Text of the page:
Americans with health insurance rate their personal health overall much higher than the uninsured, but the relationship between health insurance and actual physical health is not as clear, according to a new Gallup poll.

Out of nearly 200,000 interviews conducted from January through October 2011, 80 percent of Americans aged 18 to 64 reported having health insurance coverage in the poll published Wednesday. Nearly 6 out of 10 respondents with health insurance rated their health as either "excellent" or "very good," compared with 36 percent of those without coverage.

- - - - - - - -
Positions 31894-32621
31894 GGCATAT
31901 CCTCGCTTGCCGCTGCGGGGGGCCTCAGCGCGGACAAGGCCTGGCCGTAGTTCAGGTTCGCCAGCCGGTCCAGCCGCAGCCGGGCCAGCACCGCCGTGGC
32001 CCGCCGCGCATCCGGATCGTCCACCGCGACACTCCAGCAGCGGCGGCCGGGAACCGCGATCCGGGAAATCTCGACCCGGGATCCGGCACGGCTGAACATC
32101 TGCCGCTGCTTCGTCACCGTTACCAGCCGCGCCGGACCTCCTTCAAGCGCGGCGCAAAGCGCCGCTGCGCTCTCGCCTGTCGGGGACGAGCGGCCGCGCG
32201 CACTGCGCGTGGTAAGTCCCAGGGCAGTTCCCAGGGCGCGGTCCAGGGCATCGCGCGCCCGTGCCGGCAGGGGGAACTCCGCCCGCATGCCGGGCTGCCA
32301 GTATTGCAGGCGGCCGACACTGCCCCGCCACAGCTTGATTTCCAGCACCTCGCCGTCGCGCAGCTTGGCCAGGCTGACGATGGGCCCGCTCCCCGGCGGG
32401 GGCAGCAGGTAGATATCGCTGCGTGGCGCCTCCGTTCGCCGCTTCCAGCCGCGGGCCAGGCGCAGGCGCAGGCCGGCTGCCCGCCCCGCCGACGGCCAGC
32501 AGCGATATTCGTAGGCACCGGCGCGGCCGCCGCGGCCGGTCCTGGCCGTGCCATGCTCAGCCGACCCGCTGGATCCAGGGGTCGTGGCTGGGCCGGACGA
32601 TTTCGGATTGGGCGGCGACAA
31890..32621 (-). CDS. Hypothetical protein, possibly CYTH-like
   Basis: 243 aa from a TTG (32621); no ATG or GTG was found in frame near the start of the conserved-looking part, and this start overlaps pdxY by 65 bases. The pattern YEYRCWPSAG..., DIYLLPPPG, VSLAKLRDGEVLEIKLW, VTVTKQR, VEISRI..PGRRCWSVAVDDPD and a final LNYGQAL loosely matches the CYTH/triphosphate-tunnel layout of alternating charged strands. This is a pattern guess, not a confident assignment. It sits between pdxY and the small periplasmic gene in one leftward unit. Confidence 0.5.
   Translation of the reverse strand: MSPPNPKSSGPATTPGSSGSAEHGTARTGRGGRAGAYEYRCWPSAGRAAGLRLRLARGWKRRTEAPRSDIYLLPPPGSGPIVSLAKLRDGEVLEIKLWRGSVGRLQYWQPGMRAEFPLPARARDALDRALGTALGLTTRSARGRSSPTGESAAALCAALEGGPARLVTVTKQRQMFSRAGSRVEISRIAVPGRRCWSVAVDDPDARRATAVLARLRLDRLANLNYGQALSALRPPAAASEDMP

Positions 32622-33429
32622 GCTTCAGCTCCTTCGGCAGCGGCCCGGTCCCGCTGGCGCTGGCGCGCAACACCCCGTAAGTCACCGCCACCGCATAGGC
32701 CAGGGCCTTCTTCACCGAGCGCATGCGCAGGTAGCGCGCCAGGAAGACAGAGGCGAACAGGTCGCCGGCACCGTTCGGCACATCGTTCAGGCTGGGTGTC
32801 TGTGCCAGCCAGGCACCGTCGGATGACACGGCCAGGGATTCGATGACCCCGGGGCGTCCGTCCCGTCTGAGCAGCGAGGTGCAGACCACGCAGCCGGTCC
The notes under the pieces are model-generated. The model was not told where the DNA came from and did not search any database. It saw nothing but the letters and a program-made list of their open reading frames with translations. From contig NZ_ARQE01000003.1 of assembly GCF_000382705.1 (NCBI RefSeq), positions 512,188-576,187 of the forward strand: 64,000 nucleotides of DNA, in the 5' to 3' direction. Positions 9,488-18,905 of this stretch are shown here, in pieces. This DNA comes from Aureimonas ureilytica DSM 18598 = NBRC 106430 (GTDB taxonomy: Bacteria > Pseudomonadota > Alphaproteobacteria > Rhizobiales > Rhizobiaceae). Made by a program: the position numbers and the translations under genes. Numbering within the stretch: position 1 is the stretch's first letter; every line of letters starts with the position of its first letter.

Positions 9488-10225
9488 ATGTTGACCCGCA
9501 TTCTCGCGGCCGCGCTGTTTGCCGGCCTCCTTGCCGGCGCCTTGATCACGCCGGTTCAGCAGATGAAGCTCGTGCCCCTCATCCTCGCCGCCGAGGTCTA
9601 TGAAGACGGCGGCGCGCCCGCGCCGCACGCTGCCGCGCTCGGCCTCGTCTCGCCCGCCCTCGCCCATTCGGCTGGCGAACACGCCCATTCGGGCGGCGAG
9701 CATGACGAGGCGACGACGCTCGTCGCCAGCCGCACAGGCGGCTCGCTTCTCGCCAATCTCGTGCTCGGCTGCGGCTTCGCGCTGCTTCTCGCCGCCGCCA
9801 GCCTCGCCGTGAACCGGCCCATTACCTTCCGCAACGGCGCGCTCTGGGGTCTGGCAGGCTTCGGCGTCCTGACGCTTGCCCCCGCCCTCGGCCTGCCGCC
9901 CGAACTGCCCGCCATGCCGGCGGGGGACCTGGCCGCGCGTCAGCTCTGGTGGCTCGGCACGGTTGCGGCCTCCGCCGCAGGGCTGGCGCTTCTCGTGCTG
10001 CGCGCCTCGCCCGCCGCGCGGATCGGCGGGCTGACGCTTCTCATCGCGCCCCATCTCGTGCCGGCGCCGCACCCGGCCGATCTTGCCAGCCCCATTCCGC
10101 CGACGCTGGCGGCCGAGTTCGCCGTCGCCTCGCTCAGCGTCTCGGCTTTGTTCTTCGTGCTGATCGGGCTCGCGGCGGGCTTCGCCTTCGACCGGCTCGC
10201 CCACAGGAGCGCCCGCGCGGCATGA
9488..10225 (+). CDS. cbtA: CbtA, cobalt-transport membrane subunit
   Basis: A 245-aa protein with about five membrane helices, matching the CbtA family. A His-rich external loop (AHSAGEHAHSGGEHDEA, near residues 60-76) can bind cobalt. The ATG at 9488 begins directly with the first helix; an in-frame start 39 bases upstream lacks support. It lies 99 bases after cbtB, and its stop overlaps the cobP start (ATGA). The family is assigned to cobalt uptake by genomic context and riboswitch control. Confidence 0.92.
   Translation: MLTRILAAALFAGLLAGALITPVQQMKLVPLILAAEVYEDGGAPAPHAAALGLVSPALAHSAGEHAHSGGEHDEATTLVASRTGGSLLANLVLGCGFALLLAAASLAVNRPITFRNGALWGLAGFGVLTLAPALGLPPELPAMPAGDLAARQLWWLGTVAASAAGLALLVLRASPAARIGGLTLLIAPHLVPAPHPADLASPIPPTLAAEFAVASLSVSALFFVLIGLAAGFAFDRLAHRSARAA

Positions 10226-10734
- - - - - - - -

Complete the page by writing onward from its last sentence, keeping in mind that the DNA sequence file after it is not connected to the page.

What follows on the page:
Additionally, insured respondents were more than twice as likely as the uninsured to say they have a personal doctor.

However, insurance did not appear to be a factor in actual physical health - all clinically diagnosed conditions in the survey other than high cholesterol and depression had no statistically significant differences based on health coverage status.

Gallup notes that “the insured are more aware of their actual health situation because of their greater access to a physician or that they may take greater care in maintaining their health, which could include regular doctor visits.”

The research is part of the Gallup-Healthways Well-Being Index, which tracks wellbeing in the U.S., U.K., and Germany.